Date of Graduation


Document Type


Degree Type



Davis College of Agriculture, Natural Resources and Design



Committee Chair

Gary K. Bissonnette.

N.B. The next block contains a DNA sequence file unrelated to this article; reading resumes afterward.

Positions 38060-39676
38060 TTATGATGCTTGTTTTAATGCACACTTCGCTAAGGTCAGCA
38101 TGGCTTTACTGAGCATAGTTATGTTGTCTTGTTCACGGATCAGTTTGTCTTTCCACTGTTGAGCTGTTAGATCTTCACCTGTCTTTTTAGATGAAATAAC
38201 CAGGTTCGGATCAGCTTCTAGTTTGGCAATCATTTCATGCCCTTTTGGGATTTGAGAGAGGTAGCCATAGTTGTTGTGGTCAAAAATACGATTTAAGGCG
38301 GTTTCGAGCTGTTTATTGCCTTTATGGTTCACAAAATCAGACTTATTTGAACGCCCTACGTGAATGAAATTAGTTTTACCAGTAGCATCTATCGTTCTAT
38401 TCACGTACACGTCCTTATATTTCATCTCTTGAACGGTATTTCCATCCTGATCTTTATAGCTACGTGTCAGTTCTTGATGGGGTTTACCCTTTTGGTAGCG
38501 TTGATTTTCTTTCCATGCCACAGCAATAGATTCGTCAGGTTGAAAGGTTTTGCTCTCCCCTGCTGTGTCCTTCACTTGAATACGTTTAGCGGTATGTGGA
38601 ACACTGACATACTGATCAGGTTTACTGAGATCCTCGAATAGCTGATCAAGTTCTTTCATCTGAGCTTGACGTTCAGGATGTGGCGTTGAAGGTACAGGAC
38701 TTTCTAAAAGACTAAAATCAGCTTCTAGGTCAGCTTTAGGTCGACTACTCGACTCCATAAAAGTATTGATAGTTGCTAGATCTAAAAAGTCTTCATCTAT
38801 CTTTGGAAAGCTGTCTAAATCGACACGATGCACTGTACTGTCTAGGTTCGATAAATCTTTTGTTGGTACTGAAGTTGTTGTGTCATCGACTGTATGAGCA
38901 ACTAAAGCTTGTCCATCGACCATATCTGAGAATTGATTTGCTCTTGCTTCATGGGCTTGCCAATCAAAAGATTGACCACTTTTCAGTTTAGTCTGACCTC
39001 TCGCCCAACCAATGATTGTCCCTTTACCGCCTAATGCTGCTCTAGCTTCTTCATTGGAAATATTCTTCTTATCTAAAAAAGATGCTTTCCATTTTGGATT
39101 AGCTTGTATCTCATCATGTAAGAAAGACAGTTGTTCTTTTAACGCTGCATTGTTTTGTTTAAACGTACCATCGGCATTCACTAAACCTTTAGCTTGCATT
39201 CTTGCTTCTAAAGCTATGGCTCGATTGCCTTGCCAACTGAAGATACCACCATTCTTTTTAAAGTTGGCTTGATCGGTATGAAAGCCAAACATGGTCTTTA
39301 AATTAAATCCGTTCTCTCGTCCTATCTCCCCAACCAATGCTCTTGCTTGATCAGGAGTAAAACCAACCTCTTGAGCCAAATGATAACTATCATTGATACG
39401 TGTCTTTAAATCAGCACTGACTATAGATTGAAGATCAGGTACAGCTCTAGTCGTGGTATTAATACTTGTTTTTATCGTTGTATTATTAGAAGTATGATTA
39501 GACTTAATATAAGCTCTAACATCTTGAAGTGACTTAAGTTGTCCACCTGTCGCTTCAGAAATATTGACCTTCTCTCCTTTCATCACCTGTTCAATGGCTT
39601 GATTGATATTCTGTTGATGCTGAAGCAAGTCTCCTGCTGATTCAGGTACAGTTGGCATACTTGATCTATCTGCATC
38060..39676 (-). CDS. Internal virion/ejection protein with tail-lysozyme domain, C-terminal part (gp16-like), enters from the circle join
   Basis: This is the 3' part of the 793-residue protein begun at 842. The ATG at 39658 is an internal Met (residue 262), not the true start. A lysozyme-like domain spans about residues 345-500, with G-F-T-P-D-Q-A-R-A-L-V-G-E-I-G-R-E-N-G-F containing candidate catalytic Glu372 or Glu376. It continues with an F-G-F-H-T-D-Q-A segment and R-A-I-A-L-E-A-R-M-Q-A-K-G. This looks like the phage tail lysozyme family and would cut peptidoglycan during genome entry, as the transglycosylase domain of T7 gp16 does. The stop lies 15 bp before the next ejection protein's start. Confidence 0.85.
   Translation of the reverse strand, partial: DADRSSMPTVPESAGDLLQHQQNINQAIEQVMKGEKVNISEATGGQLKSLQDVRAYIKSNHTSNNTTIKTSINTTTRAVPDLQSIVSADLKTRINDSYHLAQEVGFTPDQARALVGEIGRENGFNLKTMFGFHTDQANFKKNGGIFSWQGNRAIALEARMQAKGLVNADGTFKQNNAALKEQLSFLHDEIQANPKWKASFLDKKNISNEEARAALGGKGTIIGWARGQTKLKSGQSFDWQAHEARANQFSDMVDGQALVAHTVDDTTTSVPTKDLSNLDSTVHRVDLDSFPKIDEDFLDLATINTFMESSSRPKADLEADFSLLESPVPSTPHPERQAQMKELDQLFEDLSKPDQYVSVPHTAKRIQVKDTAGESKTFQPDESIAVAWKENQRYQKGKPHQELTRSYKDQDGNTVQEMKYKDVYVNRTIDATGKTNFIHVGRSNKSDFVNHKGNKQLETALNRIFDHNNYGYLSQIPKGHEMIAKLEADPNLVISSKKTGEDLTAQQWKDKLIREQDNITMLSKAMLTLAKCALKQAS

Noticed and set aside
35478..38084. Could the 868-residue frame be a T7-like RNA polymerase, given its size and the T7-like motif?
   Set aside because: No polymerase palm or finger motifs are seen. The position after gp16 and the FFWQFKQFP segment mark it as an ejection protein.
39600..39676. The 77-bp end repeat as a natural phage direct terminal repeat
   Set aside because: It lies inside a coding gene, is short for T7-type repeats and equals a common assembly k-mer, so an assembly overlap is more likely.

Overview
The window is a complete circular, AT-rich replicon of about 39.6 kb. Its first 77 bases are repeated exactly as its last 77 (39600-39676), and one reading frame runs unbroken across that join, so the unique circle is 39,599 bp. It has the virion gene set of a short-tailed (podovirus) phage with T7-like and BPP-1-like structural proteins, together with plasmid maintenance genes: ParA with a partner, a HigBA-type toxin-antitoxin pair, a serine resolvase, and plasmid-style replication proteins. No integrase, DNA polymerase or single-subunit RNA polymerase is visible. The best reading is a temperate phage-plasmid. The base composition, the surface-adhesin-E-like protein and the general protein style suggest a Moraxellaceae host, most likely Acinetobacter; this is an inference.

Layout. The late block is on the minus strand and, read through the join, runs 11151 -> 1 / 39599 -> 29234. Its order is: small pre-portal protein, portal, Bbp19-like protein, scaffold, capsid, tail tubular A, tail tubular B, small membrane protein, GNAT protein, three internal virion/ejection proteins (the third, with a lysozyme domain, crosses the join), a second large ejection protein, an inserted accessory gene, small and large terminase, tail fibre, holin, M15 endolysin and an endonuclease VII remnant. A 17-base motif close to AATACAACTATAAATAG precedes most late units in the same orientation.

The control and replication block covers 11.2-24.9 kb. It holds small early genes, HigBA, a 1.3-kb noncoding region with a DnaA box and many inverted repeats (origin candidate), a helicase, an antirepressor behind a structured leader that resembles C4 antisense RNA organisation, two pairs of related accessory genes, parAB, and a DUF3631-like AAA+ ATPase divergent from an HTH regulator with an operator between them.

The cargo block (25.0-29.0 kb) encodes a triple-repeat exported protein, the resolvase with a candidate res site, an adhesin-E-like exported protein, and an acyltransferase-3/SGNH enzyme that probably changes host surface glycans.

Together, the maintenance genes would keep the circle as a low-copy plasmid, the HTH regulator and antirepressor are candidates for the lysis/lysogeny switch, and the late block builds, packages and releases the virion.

The examination of aquatic environments for bacterial indicator organisms has proven to be a useful and well-established practice for the purpose of monitoring microbiological water quality. An ideal indicator of fecal pollution should be present in sufficient density to allow detection, present simultaneous with pathogen(s), incapable of aftergrowth in external aquatic environments, easy to enumerate, and exclusively of fecal origin. Unfortunately, none of the indicator organisms presently in use today meet all of these requirements. Bifidobacteria show promise as indicators of fecal pollution in water with the additional ability of potentially distinguishing between fecal pollution of human and animal origin. In laboratory microcosm experiments, the survival of the bifidobacteria population was indirectly proportional to the temperature at which the microcosm was stored. In mixed microcosm studies with E. coli, the survival of the bifidobacteria population was considerably less than the E. coli population. The recovery of bifidobacteria from constructed wetlands receiving primary treated sewage was monitored using published selective media (YN6, BIM25, and BIM50 agar). In the influent and wetland samples, there was approximately a 2 to 3 log reduction of bifidobacteria, while fecal coliforms exhibited a 4 to 5 log reduction. Results indicate the YN6 medium lacks the desired sensitivity and selectivity to effectively enumerate bifidobacteria. Studies addressing the recovery of bifidobacteria from the wetlands with modified bifidobacteria enumeration media were mixed to unsuccessful.